Georgia’s Call Box Project: Evaluation and Future Deployment Recommendations
Interviews were conducted with "911" dispatch center managers, 19 tow truck operators, and 299 persons in the general public around Columbus.
“911” Dispatch Centers
- The "911" center managers believed call boxes provided a valuable service in areas on I-185 where motorists were unwilling to stop and assist, and in areas where cell phone signals were limited.
- Managers observed a decrease in demand for emergency personnel in areas with call boxes.
- Ninety-seven (97) percent of public respondents felt that call boxes on rural interstates in Georgia were a good idea even though 64 percent of them owned cellular phones.
- A total of 78 percent of respondents stated they would be willing to pay a fee as part of their yearly vehicle registration to fund the installation and maintenance of additional call boxes.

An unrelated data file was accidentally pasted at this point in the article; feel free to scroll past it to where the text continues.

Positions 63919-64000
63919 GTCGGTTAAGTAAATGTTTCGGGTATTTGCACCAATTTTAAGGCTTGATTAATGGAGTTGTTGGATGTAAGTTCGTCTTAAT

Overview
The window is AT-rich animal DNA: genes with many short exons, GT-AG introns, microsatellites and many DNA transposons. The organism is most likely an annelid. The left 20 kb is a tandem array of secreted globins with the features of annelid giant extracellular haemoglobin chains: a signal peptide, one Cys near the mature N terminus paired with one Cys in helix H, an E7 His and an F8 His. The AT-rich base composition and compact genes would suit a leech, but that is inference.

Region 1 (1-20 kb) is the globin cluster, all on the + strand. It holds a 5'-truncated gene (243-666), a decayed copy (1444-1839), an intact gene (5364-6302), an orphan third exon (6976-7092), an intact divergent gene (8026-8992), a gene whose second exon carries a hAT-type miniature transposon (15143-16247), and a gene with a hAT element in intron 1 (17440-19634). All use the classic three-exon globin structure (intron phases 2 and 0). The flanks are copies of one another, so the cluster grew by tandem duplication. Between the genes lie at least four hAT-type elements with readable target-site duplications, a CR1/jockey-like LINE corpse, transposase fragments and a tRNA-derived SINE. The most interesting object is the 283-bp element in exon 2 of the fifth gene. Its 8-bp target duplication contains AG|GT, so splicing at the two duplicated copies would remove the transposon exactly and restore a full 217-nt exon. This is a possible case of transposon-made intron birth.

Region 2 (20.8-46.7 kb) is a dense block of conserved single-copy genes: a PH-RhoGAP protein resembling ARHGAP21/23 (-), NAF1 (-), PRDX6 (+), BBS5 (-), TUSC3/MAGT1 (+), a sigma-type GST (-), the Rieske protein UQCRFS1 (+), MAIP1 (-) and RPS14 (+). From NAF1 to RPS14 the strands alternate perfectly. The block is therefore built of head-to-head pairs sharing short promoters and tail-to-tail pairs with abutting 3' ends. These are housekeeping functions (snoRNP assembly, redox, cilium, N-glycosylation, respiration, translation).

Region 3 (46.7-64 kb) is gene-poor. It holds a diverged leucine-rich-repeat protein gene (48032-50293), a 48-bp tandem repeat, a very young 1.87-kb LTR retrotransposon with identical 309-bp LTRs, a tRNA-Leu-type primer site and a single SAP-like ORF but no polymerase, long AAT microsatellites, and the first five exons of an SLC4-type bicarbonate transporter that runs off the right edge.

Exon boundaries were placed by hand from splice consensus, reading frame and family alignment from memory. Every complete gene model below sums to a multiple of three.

- All call box users found call boxes easy to use.
- Fifteen (15) towing companies endorsed the call box program.
- Four (4) companies were dissatisfied with the system, primarily because call box users would leave the scene before tow truck operators could arrive.
Evaluation of Georgia’s Emergency Motorist Aid Call Box Pilot Project (May 2000).
Georgia's Call Box Project: Evaluation and Future Deployment Recommendations
Author: Kolb, Stephanie L.
Published By: Paper presented at the 11th Annual ITS America Meeting. Miami, Florida.
Source Date: 4-7 June 2001
Average User Rating
Typical Deployment Locations
road monitoring, call box